Life has been weird for the last two months. I’m here in Toronto, and I’m staying home, staying inside, so that I don’t accidentally spread COVID-19 (or catch it). I expected that all this time at home would make me extra introspective, and I would get more writing done than ever before! What can I say? I’m an optimist. However, as you can see from the blog posts, that has not been the case.
Despite the time (business has slowed significantly) and the desire, I just haven’t been able to motivate myself to be creative and literary. I spent up much of my initial motivation making masks for friends, family, and frontline workers (I’m a seamstress/designer — bettyfelonfashions.com). I burnt out. I told myself that I would at least post something for Easter. I even went to the effort of making a little Easter feast for my husband and me (cabbage rolls, scalloped potatoes, deviled eggs — all vegan, of course). Yet, I couldn’t motivate myself to create the posts. I apologize. I think some of you may be feeling the same lack of motivation, or may understand.
I have read some articles that have identified this fog/ heaviness many of us have experienced since the pandemic hit as a kind of grief or trauma. I have been extremely fortunate that I haven’t yet lost anyone to the coronavirus. I haven’t experienced this grief like so many across the world have. Yet, I feel the heaviness. I’m a highly empathetic person. I often take on others’ emotions (without meaning), and have a strong intuition for what people are feeling. It’s the reason I had to become vegan; I cannot tolerate another’s suffering. I think many vegans will share this same trait. We are a global community. Perhaps you will understand when I say I can feel the pain from around the world. So, it has been hard to face life “as normal.”
It has also been an unusual time of contrast. Vegans everywhere are celebrating the environmental benefits effected by lockdown orders around the world. Oil companies are filing for bankruptcy. There are fewer planes in the sky, fewer cars on the road, fewer boats in the water, and fewer humans on the sidewalk. Deer, foxes, elephants, wild animals of all kinds are able to venture out without increased fear of harm or death. The meat industries are suffering, and plant-based meats and milks have been selling at unprecedented rates. This is good news. Every day we are reminded of the capacity for human kindness as millions of healthcare and frontline workers put their health at risk, their lives on the line, to care for others and make sure we can go on.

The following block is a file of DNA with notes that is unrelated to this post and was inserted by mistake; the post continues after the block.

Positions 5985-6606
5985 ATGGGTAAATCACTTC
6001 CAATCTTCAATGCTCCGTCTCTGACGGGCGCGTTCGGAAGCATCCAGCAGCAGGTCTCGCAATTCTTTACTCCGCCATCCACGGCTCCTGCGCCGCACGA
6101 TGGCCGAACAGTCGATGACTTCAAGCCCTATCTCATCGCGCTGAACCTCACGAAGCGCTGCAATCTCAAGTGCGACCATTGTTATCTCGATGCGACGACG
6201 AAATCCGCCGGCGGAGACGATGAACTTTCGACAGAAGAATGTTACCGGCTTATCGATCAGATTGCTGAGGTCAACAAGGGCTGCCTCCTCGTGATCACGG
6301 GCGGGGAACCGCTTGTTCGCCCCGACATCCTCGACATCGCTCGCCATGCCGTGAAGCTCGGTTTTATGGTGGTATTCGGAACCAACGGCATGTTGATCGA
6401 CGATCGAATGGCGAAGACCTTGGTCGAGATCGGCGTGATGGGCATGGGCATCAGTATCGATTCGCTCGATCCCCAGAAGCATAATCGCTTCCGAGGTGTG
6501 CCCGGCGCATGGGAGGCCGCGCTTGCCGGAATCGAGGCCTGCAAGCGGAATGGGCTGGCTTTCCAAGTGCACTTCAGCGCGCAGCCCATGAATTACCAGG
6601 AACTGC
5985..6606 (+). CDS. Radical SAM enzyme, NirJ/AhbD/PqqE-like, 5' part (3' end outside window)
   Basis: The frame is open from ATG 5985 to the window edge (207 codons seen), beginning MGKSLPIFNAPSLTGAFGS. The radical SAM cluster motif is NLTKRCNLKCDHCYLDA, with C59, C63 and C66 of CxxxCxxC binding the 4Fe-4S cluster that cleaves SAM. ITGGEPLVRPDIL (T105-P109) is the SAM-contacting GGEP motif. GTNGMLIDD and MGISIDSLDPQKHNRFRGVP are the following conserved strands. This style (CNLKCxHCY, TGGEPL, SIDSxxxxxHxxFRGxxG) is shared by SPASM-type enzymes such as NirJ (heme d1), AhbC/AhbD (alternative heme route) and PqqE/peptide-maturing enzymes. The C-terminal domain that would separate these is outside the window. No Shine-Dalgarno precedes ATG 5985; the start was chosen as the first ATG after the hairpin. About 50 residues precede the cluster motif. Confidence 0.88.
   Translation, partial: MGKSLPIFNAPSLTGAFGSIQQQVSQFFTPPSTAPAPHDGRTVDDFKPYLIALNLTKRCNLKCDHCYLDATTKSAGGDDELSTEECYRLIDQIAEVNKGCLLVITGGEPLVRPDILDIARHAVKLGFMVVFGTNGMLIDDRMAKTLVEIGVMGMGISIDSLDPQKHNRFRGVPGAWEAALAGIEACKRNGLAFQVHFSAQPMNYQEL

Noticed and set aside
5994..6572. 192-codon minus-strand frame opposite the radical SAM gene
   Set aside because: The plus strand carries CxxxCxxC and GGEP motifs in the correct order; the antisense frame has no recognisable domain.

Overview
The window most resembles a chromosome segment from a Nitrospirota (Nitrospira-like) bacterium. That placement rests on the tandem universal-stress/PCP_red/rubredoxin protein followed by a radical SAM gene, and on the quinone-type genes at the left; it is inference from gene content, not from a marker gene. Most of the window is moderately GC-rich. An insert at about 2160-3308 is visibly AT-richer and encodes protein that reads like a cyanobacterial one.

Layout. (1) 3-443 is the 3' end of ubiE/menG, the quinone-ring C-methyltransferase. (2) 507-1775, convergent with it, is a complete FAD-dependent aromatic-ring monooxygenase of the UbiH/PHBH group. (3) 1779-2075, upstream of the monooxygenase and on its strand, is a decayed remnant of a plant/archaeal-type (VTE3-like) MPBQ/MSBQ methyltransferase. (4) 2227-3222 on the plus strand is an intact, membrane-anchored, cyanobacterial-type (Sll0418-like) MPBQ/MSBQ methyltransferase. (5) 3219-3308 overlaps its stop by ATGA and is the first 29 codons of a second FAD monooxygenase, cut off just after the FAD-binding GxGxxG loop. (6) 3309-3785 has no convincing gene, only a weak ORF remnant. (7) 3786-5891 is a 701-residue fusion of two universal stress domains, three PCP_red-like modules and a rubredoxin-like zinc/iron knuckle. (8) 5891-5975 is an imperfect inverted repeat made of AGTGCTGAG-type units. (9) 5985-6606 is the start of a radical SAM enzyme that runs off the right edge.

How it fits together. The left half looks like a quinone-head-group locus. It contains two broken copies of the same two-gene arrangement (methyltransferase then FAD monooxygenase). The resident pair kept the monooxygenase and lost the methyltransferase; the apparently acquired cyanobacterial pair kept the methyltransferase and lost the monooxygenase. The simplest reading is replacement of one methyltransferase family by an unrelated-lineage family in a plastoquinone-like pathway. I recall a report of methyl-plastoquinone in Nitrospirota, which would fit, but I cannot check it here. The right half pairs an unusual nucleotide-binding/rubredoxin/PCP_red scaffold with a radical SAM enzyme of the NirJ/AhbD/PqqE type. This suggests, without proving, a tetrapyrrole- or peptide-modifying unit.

It’s a stunning display of the potential for a healed world. At the same time, over 216,000 people have died from the virus and millions are sick, and greedy politicians are making decisions for their populace to prioritize their money over lives. Others, selfishly ignorant and myopic, are protesting isolation measures and putting lives at risk while those fighting on the frontlines continue to sacrifice. It’s such a human failing that expressions of kindness always draw out expressions of carelessness.
For most of us, this is unlike anything we have experienced. It’s reasonable to need a period of adjustment. It makes sense that we might not know how to address the uncertainty, fear, and grief. My method has been to make comfort food when I can, to have as many video calls as I can stand with loved ones, and to spend a bit of time every day to dance. Oh, and apparently, to dye my hair turquoise (using vegan Arctic Fox brand). So far, it’s keeping me afloat, but I am hopeful I can return to regular blogging soon.
What has quarantine life been like for you? Are you coping? Are you thriving? Do you need support?